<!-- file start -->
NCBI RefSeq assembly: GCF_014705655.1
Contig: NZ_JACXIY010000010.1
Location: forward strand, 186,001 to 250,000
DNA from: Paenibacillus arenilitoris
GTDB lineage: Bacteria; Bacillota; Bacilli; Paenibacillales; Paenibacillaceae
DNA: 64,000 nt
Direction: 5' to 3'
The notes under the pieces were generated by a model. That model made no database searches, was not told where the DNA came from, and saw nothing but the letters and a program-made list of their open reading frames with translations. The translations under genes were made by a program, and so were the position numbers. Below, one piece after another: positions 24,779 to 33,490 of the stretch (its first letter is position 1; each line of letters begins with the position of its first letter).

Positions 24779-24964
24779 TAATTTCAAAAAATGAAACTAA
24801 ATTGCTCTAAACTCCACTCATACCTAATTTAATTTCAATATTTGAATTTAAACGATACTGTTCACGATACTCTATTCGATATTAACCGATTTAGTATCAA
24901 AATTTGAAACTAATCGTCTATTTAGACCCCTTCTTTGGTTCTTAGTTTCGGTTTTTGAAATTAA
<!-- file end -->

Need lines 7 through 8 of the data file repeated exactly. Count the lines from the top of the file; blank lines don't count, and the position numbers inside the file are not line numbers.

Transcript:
Direction: 5' to 3'
The notes under the pieces were generated by a model. That model made no database searches, was not told where the DNA came from, and saw nothing but the letters and a program-made list of their open reading frames with translations. The translations under genes were made by a program, and so were the position numbers. Below, one piece after another: positions 24,779 to 33,490 of the stretch (its first letter is position 1; each line of letters begins with the position of its first letter).